Camera obscura               

(Emily Wilding Davison. June 1913)

The reason for your being here

is out of sight. They can’t be seen –

your Cause’s colours sewn inside

your decent coat: white, violet, green.


The cameras sees the moment 

you began to die:

the jockey,  trim in silks, is doll-like

on the grass and seems asleep;

his mount is spraddled on its back;

its useless hooves flail at the sky.


Your spinning, flower-trimmed hat 

is stopped, distinct, mid-flight;

your hair’s still not come down;

you’re frozen, inches from the ground;

your boots are neatly buttoned,

take small steps on the  arrested air.


You’re stopped in time. No sound,

no texture, no sour odour

of bruised grass and earth. Just

silence and the alchemy of light.


How did you comprehend

the shock of heat, huge muscle, hair,

in that white moment

when the dark came down?


The camera cannot tell;.

it’s business neither truth nor lies.

It shows a fallen horse. A woman falling. A crowd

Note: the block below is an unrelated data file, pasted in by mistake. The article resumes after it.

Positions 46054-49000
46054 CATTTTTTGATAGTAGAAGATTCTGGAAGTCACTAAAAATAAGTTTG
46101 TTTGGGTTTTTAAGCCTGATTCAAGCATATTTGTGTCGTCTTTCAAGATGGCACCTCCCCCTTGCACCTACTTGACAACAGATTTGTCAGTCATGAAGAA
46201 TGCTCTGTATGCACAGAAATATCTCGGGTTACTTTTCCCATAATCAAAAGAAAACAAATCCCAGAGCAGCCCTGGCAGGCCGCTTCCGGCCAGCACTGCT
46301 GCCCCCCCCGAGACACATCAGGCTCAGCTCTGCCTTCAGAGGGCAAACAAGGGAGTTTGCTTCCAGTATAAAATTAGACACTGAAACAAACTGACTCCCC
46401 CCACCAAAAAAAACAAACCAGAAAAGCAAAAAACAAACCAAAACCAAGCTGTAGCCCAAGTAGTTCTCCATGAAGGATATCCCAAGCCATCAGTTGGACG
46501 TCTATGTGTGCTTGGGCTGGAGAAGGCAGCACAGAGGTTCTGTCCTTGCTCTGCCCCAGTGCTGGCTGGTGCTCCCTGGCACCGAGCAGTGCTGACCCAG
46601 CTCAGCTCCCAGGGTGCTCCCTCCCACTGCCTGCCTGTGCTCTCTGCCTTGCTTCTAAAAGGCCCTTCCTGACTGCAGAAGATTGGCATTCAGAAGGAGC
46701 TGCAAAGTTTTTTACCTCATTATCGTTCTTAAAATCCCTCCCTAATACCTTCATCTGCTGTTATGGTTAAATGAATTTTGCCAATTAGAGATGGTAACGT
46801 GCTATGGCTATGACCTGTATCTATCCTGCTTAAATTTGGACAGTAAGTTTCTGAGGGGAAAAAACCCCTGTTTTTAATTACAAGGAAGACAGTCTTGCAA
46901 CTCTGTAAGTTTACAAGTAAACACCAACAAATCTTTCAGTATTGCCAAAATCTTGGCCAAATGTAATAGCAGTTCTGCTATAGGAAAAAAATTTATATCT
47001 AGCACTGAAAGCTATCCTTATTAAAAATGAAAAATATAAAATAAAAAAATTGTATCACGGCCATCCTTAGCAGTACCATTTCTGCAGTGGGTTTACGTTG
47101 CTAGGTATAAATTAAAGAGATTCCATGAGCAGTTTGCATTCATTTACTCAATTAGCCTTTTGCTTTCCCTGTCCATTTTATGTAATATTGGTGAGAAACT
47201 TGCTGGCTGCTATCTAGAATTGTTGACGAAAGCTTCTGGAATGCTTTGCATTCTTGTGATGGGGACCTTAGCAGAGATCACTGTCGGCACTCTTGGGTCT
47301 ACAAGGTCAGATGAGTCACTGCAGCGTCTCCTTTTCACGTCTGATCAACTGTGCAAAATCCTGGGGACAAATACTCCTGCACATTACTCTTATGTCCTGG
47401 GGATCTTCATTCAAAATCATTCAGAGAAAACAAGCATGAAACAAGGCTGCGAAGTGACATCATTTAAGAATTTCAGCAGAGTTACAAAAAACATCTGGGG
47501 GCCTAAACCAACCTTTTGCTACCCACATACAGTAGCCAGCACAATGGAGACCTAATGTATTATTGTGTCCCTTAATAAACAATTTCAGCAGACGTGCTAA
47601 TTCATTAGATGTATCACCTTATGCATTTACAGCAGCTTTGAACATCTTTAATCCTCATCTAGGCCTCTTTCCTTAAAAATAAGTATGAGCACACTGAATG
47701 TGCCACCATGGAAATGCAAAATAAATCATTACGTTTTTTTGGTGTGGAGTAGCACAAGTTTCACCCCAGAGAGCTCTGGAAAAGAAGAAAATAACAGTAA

in hats and blazers staring down a long perspective;

the field intent upon the distant fairy icing 

grandstand. The waving flags. The finish line.


Until the image blurs, dissolves in silver flowers,

it’s there on celluloid in shades of grey;

the camera only says that in that instant     

you are dying, and everyone has looked away.


[Camera Obscura. first publ. in Larach . WardWoodPublishing 2014, and subsequently in The Forward Book of Poetry 2015]


Day after day we are bombarded by images that tell us about the ugliness that the world is capable of, and the arrogant ignorance of those who perpetrate it. We are all getting too good at looking away.

8 thoughts on “A grating roar

  1. Worth watching the You clips of the event – The crowd quickly responded by running on to the course presumably to assist – the photograph suggests the act was unnoticed. She had a return ticket in her pocket, and the scarf she was carrying she intented to fix to the King’s horse – it bore the legend ‘Votes for Women’. It wasn’t ostensibly a suicide mission. In a research programme on You tube . the suffragettes referred to as a terrorist organisation,- not I think as a criticism. A great poem John.

    Liked by 1 person

  2. Originally thinking this was a single image, and not understanding its fortuitousness…..that shapes the poem and what it means. The historical narrative I knew primarily from the brilliant “Shoulder to shoulder”…the book that accompanies the BBC drama serial about the Pankhursts. A lot of reading suggests she had become indifferent to her own life, as though she knew no other way to go. Traumatised by prison, physically weak and damaged. It breaks my heart.